by David I Smith and John Shortt
PDFs of chapters
Chapter 1 Human sacrifices and mad orchestras
Chapter 2 The case for the prosecution
Chapter 3 The Word become flesh
Chapter 4 From persons to presuppositions
Chapter 5 Approaches to teaching
Chapter 6 Once upon a time …
Chapter 7 Story and curriculum
Chapter 8 Promises and perils in story
Chapter 9 Teaching as gardening
Chapter 10 What is a biblical metaphor?
Chapter 11 Weeding the garden
Chapter 12 The imitation of Christ
Chapter 13 Further biblical models
Chapter 14 Living the question
What is this book about?
The processes of education in home, church or school are central to life in our contemporary world. Christians claim that the Bible is authoritative for faith and life. But how can the Bible actually function as a ‘foundation’ or ‘source’ or ‘authority’ for education? In what sense can a modern school or a lesson in science or a theory of teaching or learning or an approach to home or church education be properly described as ‘biblical’? What kind of relation is there between the Bible and present-day educational concerns?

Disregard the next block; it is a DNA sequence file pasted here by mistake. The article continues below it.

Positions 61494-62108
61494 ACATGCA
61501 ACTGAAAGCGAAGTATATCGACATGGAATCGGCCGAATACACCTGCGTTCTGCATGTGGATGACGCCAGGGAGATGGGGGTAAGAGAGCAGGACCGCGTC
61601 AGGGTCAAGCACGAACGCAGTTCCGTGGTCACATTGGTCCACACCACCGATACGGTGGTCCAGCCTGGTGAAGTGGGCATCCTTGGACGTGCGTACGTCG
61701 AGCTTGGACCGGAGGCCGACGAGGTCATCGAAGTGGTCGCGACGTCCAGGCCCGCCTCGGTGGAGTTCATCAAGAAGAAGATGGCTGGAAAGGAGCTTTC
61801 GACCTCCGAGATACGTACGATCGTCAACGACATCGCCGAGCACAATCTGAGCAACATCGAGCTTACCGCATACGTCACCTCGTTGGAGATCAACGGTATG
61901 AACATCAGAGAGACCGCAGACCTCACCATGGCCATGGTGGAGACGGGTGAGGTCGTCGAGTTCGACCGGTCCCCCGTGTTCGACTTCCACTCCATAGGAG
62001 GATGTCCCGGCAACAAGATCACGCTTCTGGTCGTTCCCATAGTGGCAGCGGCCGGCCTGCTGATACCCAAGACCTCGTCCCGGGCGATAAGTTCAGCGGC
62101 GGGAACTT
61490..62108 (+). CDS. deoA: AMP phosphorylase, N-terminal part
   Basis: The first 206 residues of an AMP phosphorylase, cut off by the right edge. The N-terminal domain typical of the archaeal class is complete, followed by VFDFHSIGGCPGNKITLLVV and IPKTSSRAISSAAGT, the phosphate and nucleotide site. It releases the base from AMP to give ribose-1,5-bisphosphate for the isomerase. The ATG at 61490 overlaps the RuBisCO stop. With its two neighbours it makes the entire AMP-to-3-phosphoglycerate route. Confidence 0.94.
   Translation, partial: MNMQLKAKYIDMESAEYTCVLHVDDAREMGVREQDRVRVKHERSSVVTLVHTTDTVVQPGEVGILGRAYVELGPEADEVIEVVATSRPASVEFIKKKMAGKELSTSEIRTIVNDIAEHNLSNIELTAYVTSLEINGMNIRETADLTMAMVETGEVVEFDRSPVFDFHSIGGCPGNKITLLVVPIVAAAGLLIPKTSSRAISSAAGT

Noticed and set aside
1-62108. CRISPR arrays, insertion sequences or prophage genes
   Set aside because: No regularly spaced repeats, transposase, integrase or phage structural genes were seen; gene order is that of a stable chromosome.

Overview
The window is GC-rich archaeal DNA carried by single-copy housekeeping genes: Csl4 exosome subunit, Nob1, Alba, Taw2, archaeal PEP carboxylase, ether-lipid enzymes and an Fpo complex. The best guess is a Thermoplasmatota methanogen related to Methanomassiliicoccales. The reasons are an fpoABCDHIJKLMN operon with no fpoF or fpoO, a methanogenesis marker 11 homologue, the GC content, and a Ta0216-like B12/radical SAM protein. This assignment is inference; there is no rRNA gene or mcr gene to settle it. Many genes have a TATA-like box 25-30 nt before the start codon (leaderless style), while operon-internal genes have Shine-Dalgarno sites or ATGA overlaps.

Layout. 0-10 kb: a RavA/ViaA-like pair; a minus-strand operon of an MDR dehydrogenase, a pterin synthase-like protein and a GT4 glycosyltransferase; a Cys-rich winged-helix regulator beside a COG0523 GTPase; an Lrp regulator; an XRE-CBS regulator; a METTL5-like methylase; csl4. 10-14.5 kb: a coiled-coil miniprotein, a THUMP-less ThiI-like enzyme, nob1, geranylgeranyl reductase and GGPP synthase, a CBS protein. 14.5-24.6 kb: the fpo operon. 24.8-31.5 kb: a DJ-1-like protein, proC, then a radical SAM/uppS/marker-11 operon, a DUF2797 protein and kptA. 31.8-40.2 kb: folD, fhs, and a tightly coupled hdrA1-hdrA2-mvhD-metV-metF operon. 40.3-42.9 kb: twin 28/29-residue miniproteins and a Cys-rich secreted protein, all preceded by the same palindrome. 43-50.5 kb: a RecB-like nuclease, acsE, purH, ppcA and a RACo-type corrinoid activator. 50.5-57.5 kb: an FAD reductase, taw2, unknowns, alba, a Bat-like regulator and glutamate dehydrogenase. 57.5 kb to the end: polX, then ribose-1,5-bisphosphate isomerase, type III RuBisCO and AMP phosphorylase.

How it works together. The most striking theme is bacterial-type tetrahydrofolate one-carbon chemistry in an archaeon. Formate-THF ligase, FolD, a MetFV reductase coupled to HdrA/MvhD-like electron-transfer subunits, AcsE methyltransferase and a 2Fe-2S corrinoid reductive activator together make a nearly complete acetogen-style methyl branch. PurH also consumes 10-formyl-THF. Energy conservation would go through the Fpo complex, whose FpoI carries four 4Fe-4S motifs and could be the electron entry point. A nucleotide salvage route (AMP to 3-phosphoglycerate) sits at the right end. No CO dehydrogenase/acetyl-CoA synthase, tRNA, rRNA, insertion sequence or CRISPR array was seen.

It is questions like these that this book is concerned to explore. It seeks to do so by outlining a range of distinct approaches or strategies by which the Bible can be fruitfully brought into relation with the processes of teaching and learning. The Bible is thereby shown to be a rich and varied resource which can provide educators with basic principles for application in various ways within education, with guidance and inspiration concerning the kind of persons we should be as educators, with metaphors and narratives which can transform our educational language, thought and practice, and with educational models presented in both the Bible’s content and in its shape as canon. These approaches all belong together, overlapping and interrelating, intertwined as the different strands of a rope rather than as a set of separate, alternative ways of coupling the Bible and education. The book outlines them in turn and their strengths and weaknesses are analysed. The intent is that the reader should, as a result of making use of them, become better able to teach and learn under the authority of the Bible in our contemporary postmodern and plural context.
The book seeks to be an academic work which is, at the same time, accessible to a wide range of teachers/ educators and to others interested in the relationship between the Bible and areas of life and work. It should be helpful to Christian educators in school, church and home contexts and to providers of initial and in-service teacher training in both Christian and secular educational institutions. The illustrations used in the book are drawn mainly from the experience of working with children and teenagers in day-school contexts but the content has major implications for education in church and home contexts and with learners of all ages.